Spotlight on Food and Nutrition Careers: Kate Halliwell

Kate Halliwell MIFST, Chief Scientific Officer, Food and Drink Federation (FDF)

Professional background

My first degree was in biochemistry, and after dabbling in different jobs as well as extensive travel, I went back to studying this time an MSc in nutrition. This led me to a role at the Food Standards Agency (FSA), and I worked in the government’s nutrition policy team for about 5 years. I moved to FDF in 2011, initially managing the nutrition policy team. I now have responsibility for our nutrition, food safety and food labelling policy teams, as well as for a small regulatory team who provide technical support to a variety of smaller food trade associations.

What was your journey into the food industry, and your motivation to join the IFST Food Science and Nutrition Special Interest Group?

I was always interested in food but didn’t really think about a role in the food industry until I worked for government. My first policy area was the traffic light label and involved talking to a wide range of companies with a lot of different views on what should go on a label! It was a fascinating opportunity and gave me a great insight into the important role that food companies play in helping government deliver nutrition policy, in a really practical way. The role at FDF appealed because of the huge amount of engagement with a wide range of companies. I joined IFST and this SIG when I took on my current volunteer role, as I wanted to broaden out my network and to give something back to the brilliant food community.

As a nutritionist, working within the food industry, what do you consider to be some of the most significant challenges you encounter, and how do you address them?

I think a lack of trust in the industry to ‘do the right thing’ is a big problem and is leading to a very polarised debate on health. The industry is often demonised in the media, and yet the people I work with (nutritionists and food scientists) are passionate people working daily to make sure we have a safe, secure food supply chain. I fundamentally believe that to keep our food safe, and improve its nutritional value, everyone needs to work together - government, academics, non-governmental organisations (NGOs) and food companies. We all have different knowledge and experience and we’ll come up with better solutions to problems if we’re all pulling in the same direction. The best way to build trust is to be as open as we can be, including to challenge. I think there’s probably more that can be done in the transparency space - whether that’s including some standardised measure of health in annual reports, or ensuring conflicts of interest are always robustly and openly managed.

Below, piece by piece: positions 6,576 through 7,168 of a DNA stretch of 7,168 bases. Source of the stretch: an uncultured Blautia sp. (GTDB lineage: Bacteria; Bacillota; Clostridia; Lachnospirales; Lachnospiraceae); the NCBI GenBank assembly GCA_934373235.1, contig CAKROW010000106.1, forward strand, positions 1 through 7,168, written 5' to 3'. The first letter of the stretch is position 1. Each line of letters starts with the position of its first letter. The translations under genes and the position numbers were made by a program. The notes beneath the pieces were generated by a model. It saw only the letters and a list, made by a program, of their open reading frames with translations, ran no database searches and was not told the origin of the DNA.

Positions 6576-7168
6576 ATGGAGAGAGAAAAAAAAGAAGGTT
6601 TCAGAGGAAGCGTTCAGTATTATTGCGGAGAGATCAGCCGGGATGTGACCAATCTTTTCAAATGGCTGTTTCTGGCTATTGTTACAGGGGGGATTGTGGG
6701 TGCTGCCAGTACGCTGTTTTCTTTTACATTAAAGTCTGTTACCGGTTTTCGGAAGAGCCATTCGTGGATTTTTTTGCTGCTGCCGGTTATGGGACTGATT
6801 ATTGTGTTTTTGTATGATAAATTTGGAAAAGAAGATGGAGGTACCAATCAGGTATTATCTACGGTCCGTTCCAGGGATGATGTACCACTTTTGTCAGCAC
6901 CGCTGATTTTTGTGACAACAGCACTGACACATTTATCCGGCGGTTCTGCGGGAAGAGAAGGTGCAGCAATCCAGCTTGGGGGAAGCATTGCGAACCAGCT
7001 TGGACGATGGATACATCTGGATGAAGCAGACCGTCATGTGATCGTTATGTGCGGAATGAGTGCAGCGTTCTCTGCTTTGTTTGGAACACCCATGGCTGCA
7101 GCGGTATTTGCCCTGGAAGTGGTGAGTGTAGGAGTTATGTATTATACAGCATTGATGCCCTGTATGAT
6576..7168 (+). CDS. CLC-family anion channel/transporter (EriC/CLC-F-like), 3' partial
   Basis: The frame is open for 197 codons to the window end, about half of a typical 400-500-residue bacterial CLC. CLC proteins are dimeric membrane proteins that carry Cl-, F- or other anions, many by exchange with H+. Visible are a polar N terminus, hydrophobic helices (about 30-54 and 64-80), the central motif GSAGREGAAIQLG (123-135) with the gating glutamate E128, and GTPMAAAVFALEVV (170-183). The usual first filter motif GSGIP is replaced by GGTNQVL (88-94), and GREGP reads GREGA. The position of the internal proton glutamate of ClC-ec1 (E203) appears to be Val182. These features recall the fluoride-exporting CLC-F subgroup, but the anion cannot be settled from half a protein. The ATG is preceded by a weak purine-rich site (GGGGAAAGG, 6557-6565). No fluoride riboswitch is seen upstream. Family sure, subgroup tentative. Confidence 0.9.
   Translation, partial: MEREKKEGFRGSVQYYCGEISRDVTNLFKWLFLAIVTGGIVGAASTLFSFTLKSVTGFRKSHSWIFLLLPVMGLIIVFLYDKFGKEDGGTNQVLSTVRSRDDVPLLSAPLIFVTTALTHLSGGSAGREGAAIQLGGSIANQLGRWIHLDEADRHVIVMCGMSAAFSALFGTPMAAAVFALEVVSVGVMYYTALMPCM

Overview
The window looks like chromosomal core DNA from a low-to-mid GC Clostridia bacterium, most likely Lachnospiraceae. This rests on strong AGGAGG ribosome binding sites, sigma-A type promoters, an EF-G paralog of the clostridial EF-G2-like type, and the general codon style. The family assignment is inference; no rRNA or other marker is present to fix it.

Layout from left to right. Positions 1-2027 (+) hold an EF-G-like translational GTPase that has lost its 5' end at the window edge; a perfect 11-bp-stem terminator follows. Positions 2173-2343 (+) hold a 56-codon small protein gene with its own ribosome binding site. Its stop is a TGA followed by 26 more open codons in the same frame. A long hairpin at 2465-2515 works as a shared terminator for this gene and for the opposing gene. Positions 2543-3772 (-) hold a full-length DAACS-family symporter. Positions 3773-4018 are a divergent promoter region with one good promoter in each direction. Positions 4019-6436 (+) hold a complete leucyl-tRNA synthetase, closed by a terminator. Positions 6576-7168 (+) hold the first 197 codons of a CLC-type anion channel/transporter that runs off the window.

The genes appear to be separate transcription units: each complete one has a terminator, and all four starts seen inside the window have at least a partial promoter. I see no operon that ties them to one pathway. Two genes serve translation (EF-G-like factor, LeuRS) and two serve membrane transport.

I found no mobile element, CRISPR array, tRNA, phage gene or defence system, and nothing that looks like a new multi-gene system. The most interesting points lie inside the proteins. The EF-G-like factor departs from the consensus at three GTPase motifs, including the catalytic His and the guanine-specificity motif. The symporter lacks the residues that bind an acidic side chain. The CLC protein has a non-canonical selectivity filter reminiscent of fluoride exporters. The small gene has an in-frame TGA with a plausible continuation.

What emerging trends or developments, in the field of food science and nutrition, do you find particularly exciting or impactful?

There’s so many - that’s partly why I love chairing the webinars the SIG runs! One of the inspiring things about working with food scientists and nutritionists, in the industry, is the passion they bring to the subject which shines through in conversations, whether that’s a new crystalline structure of salt to help reformulation, biofortification of crops, fermented protein or consumer behaviour trials.  

How do you keep yourself updated with the latest advancements in food science and nutrition research?

I’m lucky that, as part of my job, I get invited to a lot of conferences which helps keep me up to date. Being a member of IFST and Nutrition Society also means I have access to a wealth of information, from overviews to deep dive research. 

Please elaborate on how your membership in the IFST Special Interest Group on food science and nutrition enhances your professional development and networking.

Like a lot of people, I have a busy job, and it can be difficult to prioritise professional development when there’s a full in-box and deadlines looming. I find being a member of the SIG forces me to pause and look-up from the day to day. The SIG is made up of people with a range of backgrounds, and jobs, which means that someone will always mention something I’ve not heard of or look at a topic in a different way. It also means that at bigger IFST events you have a group of friendly people you know you can chat to, which can help in a big room, if you’ve come on your own.

For individuals aspiring to become food scientists and nutritionists in the food industry, what advice would you offer, and how can they best engage with professional membership organisations, like IFST?

Go for it! It’s an amazing industry to work for, with lots of opportunities from start-ups to global multinationals. People move around between companies and roles, so I wouldn’t worry too much about finding that perfect job initially - just jump in and find out on the job if you actually prefer regulation, product development or consumer communication. Similarly, with IFST I would say just give it a go. Find a SIG you like the look of and follow them or attend a regional meeting and start to build your own network. Once you start, it’s much easier to work out what’s helpful for you.